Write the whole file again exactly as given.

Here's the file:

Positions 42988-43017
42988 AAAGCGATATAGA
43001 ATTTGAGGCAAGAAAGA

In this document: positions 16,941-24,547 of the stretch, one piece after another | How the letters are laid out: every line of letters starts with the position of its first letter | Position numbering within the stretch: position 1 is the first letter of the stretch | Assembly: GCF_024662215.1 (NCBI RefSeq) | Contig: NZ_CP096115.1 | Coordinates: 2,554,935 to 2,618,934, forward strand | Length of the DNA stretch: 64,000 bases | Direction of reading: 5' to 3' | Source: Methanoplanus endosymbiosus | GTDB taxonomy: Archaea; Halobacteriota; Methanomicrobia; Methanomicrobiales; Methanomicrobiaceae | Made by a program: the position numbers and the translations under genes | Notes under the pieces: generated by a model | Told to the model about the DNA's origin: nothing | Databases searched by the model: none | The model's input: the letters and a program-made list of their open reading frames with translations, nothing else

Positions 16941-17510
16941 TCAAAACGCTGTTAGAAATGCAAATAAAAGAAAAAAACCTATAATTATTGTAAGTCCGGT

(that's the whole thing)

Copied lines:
Positions 42988-43017
42988 AAAGCGATATAGA
43001 ATTTGAGGCAAGAAAGA

In this document: positions 16,941-24,547 of the stretch, one piece after another | How the letters are laid out: every line of letters starts with the position of its first letter | Position numbering within the stretch: position 1 is the first letter of the stretch | Assembly: GCF_024662215.1 (NCBI RefSeq) | Contig: NZ_CP096115.1 | Coordinates: 2,554,935 to 2,618,934, forward strand | Length of the DNA stretch: 64,000 bases | Direction of reading: 5' to 3' | Source: Methanoplanus endosymbiosus | GTDB taxonomy: Archaea; Halobacteriota; Methanomicrobia; Methanomicrobiales; Methanomicrobiaceae | Made by a program: the position numbers and the translations under genes | Notes under the pieces: generated by a model | Told to the model about the DNA's origin: nothing | Databases searched by the model: none | The model's input: the letters and a program-made list of their open reading frames with translations, nothing else

Positions 16941-17510
16941 TCAAAACGCTGTTAGAAATGCAAATAAAAGAAAAAAACCTATAATTATTGTAAGTCCGGT